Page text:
Bayer: Building crop resilience starts with soil health
Extreme weather events like drought and flooding are becoming more common for midwestern farmers, so Bayer Crop Science is helping growers make their land more resilient.
Bayer’s Leo Bastos tells Brownfield increasing crop tolerance to extreme weather starts with improving soil health and sustainability of the land.
“By improving soil health and soil structure, farmers will have better risk mitigation to those events and resiliency to produce more. Their yields are going to be shown at the field level.”
He says implementing practices like no-till and cover crops helps the soil build organic matter, and in turn store more carbon and retain more water.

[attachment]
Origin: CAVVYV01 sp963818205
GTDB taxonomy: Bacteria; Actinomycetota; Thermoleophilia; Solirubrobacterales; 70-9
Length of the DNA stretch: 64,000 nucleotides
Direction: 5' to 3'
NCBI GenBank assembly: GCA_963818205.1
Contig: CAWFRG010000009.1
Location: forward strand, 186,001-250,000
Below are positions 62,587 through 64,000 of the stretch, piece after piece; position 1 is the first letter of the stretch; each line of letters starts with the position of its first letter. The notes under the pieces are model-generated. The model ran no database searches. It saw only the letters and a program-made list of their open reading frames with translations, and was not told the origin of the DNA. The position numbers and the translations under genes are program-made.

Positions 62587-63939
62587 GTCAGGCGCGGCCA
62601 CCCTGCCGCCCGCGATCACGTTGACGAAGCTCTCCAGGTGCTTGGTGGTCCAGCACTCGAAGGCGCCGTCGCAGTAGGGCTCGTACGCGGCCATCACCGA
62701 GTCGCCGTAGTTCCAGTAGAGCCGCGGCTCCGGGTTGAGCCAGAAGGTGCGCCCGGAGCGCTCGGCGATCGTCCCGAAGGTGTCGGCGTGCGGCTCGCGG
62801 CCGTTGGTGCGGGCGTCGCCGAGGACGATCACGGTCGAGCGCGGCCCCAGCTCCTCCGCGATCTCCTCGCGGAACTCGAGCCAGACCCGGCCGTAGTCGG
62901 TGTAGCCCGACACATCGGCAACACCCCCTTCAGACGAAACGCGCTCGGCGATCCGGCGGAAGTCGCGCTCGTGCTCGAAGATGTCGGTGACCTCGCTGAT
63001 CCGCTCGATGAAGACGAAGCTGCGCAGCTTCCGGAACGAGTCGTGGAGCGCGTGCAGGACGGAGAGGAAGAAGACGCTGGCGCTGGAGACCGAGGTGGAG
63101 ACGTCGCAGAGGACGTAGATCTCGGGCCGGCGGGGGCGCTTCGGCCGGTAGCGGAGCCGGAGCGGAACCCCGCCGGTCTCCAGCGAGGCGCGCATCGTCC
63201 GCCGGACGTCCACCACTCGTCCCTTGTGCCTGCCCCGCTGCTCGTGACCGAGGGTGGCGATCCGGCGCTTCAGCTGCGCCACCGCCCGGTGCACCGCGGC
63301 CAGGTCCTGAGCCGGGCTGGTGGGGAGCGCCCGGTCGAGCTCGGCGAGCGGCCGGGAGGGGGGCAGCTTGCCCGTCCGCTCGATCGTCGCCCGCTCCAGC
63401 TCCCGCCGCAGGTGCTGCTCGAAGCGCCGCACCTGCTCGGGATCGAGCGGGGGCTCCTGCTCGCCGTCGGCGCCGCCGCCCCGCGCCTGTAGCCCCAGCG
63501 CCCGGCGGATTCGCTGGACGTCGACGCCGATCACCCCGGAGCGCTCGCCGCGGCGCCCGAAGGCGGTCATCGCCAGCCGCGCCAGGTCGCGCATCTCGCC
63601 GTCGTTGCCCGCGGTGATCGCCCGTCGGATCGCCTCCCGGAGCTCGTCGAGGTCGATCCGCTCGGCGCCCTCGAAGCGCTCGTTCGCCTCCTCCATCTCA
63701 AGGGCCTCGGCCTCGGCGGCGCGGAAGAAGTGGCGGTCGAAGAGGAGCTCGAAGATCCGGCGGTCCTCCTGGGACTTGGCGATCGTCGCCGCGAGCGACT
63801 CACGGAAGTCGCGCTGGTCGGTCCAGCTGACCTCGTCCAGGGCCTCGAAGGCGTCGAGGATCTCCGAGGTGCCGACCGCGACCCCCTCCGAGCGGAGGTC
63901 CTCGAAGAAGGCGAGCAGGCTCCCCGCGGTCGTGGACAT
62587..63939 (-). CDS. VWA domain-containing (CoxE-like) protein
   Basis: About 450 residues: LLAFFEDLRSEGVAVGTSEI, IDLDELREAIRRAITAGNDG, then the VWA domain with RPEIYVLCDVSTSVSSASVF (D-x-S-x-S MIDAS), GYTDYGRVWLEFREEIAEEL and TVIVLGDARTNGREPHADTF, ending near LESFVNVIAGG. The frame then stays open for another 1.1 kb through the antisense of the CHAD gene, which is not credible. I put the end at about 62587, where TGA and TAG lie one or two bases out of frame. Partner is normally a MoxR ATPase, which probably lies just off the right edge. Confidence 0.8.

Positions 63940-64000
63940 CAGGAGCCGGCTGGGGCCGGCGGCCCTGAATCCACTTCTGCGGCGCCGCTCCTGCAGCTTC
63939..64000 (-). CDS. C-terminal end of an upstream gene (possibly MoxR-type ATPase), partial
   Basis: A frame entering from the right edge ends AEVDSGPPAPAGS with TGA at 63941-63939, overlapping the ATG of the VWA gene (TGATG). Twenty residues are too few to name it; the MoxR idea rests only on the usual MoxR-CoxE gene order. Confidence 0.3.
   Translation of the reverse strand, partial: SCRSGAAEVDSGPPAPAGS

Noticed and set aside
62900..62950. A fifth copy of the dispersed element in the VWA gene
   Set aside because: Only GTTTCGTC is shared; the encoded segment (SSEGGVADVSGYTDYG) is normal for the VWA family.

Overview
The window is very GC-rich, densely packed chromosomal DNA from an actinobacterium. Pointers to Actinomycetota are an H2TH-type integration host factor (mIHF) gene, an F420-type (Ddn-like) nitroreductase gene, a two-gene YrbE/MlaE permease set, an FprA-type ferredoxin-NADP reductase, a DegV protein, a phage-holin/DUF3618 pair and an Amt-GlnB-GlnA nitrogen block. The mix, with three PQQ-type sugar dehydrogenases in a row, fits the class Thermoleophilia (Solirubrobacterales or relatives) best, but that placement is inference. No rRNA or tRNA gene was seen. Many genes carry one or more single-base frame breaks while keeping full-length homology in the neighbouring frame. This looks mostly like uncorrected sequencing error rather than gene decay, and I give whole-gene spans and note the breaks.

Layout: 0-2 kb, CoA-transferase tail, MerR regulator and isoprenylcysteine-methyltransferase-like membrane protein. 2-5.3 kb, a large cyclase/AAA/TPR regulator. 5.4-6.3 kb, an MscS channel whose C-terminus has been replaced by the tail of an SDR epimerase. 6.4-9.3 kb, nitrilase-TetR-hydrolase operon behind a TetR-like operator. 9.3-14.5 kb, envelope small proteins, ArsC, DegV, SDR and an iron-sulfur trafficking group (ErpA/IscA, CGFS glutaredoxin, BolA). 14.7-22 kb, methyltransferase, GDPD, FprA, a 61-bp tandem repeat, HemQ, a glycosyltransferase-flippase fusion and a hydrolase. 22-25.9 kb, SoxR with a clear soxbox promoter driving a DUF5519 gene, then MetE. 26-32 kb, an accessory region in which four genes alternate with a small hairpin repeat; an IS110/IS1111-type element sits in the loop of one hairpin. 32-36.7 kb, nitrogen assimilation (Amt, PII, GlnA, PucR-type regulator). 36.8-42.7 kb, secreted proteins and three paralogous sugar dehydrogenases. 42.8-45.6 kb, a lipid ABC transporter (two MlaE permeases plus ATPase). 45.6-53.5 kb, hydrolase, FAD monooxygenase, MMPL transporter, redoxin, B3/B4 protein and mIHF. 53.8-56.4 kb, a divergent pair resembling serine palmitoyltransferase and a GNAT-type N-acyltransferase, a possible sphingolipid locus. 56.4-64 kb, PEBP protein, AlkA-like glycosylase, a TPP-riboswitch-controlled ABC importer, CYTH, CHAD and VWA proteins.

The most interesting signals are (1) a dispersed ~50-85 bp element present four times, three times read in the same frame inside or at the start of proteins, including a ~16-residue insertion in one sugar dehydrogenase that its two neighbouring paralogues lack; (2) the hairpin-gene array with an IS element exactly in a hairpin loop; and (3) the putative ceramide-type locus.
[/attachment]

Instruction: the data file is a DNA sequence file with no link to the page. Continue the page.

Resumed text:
“For every 1% of organic matter that is built, roughly 3,000 gallons of water per acre are added to the soil. So a farmer who is doing this in a drought for example, they are going to be better suited to manage that type of event because their soil is better.”
Brownfield interviewed Bastos during the 2022 Bayer Crop Science Field Technology Showcase in St. Louis.
Bayer is launching a new program on Monday to help farmers and companies work together on sustainable ag practices. Check back here for updates on the new platform.